Moexipril is highly lipophilic,[2] and is in the same hydrophobic range as quinapril, benazepril, and ramipril.[7] Lipophilic ACE inhibitors are able to penetrate membranes more readily, thus tissue ACE may be a target in addition to plasma ACE. A significant reduction in tissue ACE (lung, myocardium, aorta, and kidney) activity has been shown after moexipril use.[8]

It has additional PDE4-inhibiting effects.[9]

Side effects

Moexipril is generally well tolerated in elderly patients with hypertension.[10] Hypotension, dizziness, increased cough, diarrhea, flu syndrome, fatigue, and flushing have been found to affect less than 6% of patients who were prescribed moexipril.[3][10]

Mechanism of action

As an ACE inhibitor, moexipril causes a decrease in ACE. This blocks the conversion of angiotensin I to angiotensin II. Blockage of angiotensin II limits hypertension within the vasculature. Additionally, moexipril has been found to possess cardioprotective properties. Rats given moexipril one week prior to induction of myocardial infarction, displayed decreased infarct size.[11] The cardioprotective effects of ACE inhibitors are mediated through a combination of angiotensin II inhibition and bradykininproliferation.[8][12] Increased levels of bradykinin stimulate in the production of prostaglandin E2[13] and nitric oxide,[12] which cause vasodilation and continue to exert antiproliferative effects.[8] Inhibition of angiotensin II by moexipril decreases remodeling effects on the cardiovascular system. Indirectly, angiotensin II stimulates of the production of endothelin 1 and 3 (ET1, ET3)[14] and the transforming growth factor beta-1 (TGF-β1),[15] all of which have tissue proliferative effects that are blocked by the actions of moexipril. The antiproliferative effects of moexipril have also been demonstrated by in vitro studies where moexipril inhibits the estrogen-stimulated growth of neonatal cardiac fibroblasts in rats.[12] Other ACE inhibitors have also been found to produce these actions, as well.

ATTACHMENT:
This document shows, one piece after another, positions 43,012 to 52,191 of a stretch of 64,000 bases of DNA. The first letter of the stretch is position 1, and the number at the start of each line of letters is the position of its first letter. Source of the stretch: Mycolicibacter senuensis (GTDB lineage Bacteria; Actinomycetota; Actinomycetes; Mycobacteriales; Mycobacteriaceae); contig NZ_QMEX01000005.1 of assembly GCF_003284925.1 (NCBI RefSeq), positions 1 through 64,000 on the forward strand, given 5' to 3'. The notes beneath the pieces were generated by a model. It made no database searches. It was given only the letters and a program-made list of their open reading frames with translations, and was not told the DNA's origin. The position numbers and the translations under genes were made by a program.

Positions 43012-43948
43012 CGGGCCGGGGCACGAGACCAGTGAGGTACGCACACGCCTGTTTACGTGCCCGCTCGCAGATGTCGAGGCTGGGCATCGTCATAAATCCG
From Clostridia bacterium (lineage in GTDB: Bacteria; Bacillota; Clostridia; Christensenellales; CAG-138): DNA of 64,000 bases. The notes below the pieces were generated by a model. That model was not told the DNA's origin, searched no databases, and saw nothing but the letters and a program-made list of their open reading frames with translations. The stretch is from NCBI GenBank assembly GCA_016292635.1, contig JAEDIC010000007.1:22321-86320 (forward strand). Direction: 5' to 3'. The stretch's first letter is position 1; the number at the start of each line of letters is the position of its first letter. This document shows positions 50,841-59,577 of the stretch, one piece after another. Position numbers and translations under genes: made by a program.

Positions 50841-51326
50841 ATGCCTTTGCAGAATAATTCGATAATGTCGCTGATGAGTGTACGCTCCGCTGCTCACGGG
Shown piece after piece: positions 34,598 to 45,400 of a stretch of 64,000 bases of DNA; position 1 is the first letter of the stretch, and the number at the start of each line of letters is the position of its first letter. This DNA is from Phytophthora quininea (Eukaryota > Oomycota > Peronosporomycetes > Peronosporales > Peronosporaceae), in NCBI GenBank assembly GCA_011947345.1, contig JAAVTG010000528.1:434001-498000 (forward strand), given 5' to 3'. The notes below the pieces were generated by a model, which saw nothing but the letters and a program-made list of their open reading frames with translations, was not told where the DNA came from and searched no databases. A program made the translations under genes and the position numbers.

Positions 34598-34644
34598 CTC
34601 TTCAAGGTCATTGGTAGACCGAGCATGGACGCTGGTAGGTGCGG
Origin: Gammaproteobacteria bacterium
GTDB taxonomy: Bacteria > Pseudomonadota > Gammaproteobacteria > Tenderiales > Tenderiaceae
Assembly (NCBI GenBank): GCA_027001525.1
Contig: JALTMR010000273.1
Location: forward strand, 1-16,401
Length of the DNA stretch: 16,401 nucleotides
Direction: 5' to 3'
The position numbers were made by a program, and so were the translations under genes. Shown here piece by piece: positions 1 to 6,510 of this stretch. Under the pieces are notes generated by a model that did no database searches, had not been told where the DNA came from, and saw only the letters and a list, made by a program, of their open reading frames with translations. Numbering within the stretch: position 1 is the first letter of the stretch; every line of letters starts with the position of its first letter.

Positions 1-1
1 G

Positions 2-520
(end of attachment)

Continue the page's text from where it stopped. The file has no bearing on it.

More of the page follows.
WO 2014202659

http://www.google.com/patents/WO2014202659A1?cl=en

US4344949

http://www.google.co.in/patents/US4344949

References

  1.  Hochadel, Maryanne, ed. (2006). The AARP Guide to Pills. Sterling Publishing Company. p. 640. ISBN 978-1-4027-1740-6. Retrieved2009-10-09.
  2.  Belal, F.F, K.M. Metwaly, and S.M. Amer. “Development of Membrane Electrodes for the Specific Determination of Moexipril Hydrochloride in Dosage Forms and Biological Fluids.” Portugaliae Electrochimica Acta. 27.4 (2009): 463-475.
  3.  Rodgers, Katie, Michael C Vinson, and Marvin W Davis. “Breakthroughs: New drug approvals of 1995 — part 1.” Advanstar Communications, Inc. 140.3 (1996): 84.